Nellie
05-01-2009, 05:12 AM
To be honest with you, I would try to look at mark, but since any courst we would play on would have thousands of marks (and the hard-tru green does not leave good marks except of hard hits) I can never really see anything.

mikeler
05-01-2009, 05:38 AM
I always use my shoes to get rid of ball marks within a few inches of the line to make the calls easier. You'll see Nadal do that a lot in his clay court matches.

FloridaAG
05-01-2009, 06:19 AM
I always use my shoes to get rid of ball marks within a few inches of the line to make the calls easier. You'll see Nadal do that a lot in his clay court matches.

Ditto - I especially do this with any mark that has caused an issue - ie. someone asked me to check etc.

Atown
05-01-2009, 11:33 AM
Don't worry; pros get confused too:

http://www.youtube.com/watch?v=UMr04du5__0

watch from 2:50...many comical aspects, including Soderling pointing to a mark about a metre from where the ball actually landed, "show me again", "I don't remember, but I showed you", "I wasn't looking, show me again" etc...


Another good clip is from the 1977 US Open.

Jimmy Connors ran around to the other side of the court and erased a ball mark when his opponent (Corrado Barazzutti) thought that an incorrect line call had been made.

http://www.fandome.com/video/92137/Mark--What-Mark--Theres-No-Mark/

Steady Eddy
05-01-2009, 12:53 PM
Another good clip is from the 1977 US Open.

Jimmy Connors ran around to the other side of the court and erased a ball mark when his opponent (Corrado Barazzutti) thought that an incorrect line call had been made.

http://www.fandome.com/video/92137/Mark--What-Mark--Theres-No-Mark/I don't blame Connors. Who says that the mark Barazzutti wanted them to look at was the correct mark? That's the real question, isn't it? Which mark is the right one, not to inspect a mark. From the umpier's chair you can see that an out mark is out. That's not the point. It's which mark is the right mark. Tennis people haven't figured this out yet?

volleyman
05-02-2009, 10:49 AM
i play on clay alot. if there is a question about a call you should promply ask the player to circle the mark. if they cant find it it shouild be your point. they can say i dont have to show you the mark(they are correct) the ball was out. this to me is either gamesmanship or cheating. if i feel i have been robbed on purpose i have been known to call a good ball out and when they say show me the mark i replky i dont have to .they usually get the message.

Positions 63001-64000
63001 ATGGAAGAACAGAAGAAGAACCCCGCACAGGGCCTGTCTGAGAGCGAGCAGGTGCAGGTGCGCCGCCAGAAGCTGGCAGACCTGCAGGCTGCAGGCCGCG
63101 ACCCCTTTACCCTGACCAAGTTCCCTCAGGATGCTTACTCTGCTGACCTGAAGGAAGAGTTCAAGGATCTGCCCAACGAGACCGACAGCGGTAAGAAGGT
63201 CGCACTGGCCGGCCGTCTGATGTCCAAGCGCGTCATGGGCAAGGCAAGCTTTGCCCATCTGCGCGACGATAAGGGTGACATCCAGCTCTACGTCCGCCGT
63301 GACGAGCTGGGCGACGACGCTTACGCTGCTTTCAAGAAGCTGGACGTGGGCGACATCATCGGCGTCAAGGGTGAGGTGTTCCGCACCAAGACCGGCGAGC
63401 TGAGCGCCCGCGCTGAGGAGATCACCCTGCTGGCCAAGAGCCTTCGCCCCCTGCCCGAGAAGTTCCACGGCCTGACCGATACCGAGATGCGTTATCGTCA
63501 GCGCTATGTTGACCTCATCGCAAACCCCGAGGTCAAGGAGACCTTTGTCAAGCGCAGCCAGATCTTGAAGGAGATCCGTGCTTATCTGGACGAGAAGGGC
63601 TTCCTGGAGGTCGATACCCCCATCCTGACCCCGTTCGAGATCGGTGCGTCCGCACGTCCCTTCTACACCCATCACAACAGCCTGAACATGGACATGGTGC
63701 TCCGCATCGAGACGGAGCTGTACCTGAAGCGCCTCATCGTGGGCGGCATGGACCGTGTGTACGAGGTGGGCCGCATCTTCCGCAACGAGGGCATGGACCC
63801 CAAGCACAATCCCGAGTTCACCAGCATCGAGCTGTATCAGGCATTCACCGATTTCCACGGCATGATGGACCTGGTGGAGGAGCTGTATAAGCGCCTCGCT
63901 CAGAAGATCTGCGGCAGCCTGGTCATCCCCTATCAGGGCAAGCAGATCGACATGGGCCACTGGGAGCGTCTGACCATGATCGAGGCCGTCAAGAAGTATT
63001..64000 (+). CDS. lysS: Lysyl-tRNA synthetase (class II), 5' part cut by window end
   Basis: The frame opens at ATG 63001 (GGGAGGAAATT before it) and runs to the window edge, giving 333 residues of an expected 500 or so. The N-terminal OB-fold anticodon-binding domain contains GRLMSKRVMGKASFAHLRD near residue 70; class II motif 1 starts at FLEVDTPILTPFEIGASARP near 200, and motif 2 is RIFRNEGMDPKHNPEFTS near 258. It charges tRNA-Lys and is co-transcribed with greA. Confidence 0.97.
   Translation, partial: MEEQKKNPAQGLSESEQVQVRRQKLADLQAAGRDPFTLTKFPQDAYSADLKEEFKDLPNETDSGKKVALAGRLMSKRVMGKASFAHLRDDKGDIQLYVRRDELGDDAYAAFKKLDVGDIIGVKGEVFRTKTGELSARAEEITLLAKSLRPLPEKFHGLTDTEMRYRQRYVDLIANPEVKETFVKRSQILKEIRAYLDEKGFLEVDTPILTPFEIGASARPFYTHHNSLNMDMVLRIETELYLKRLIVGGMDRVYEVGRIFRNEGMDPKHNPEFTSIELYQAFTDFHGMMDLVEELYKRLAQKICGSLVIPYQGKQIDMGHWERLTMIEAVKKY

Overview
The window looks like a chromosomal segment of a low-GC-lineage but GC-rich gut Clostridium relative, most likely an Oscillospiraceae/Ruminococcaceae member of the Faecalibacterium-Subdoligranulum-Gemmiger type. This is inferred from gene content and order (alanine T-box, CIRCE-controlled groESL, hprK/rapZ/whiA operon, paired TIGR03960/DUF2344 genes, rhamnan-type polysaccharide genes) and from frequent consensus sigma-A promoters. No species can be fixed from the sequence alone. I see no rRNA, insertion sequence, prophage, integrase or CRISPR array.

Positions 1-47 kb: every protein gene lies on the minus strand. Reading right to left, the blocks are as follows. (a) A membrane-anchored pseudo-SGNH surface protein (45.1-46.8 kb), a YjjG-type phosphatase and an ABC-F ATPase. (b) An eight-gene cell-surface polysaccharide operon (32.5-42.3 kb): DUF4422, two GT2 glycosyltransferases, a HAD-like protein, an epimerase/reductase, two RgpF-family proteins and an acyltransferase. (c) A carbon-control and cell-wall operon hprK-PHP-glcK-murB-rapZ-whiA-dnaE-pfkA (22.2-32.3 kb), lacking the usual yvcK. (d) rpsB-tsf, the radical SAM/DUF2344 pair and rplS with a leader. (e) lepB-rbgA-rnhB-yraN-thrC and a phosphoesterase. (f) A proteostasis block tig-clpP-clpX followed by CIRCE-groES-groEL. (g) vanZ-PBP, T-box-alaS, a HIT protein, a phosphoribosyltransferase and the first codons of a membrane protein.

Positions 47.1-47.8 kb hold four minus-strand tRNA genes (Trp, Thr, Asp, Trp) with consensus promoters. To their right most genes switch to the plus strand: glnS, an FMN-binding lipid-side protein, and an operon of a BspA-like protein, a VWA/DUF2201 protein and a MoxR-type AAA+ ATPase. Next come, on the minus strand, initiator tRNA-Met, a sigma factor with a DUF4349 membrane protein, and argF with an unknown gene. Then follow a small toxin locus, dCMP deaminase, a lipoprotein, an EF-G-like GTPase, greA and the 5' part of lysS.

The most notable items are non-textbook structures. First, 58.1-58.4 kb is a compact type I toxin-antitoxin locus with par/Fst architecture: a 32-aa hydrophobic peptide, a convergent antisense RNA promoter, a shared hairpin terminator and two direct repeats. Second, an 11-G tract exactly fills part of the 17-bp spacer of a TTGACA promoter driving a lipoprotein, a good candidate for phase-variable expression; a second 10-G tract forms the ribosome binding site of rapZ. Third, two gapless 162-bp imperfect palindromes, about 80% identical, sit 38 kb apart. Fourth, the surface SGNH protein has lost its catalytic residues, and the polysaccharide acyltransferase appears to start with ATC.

The ball doesn't always leave a mark on clay. I've seen soft shots with little spin leave no visible mark.

So, sometimes they can't actually show you the mark.

kevrol
04-30-2015, 05:45 AM
What if the request to check the mark is refused?

Never had this happen.



Had this happen last night down 9-8 in a tiebreak. Guy refused to look. Infuriating as I went over and looked at it because match was over. Ball was in. Barely in, but in.

IA-SteveB
04-30-2015, 05:57 AM
I will never get why people get so worked up about one point. That is one of the weirdest aspects of tennis to me.

tennis_ocd
04-30-2015, 06:38 AM
I will never get why people get so worked up about one point. That is one of the weirdest aspects of tennis to me. Agree that a point's just a point but I can understand why not bothering to check the mark would infuriate. At least go through the motions and find one that's out ;)

IA-SteveB
04-30-2015, 08:21 AM
Agree that a point's just a point but I can understand why not bothering to check the mark would infuriate. At least go through the motions and find one that's out ;)

That made me laugh. Thanks.

tennis tom
04-30-2015, 08:41 AM
I will never get why people get so worked up about one point. That is one of the weirdest aspects of tennis to me.

Why even bother keeping score then?

tennis_ocd
04-30-2015, 10:26 AM
duplicate msg

tennis_ocd
04-30-2015, 10:27 AM
Why even bother keeping score then? So they know where to send the money... and women know who to worship. I think we can agree that Cindy's opponent's time for challenge has expired.

Orange
04-30-2015, 10:29 AM
What is the proper protocol for checking marks on clay and for making requests?

I would make the request within a few seconds, but if somebody made a request for me to inspect a mark after say 15 seconds, I would always afford them a look.

it would be very difficult to check a mark after having walked back to the baseline, as in the OP's situation, or after 15 seconds, when the server is ready to serve. I have asked an opponent to check the mark only a few times, and I did it within about 2 seconds because I did it only when I was fairly certain it had been in. Nobody I have played has ever looked for a mark, failed to find one, and conceded the point.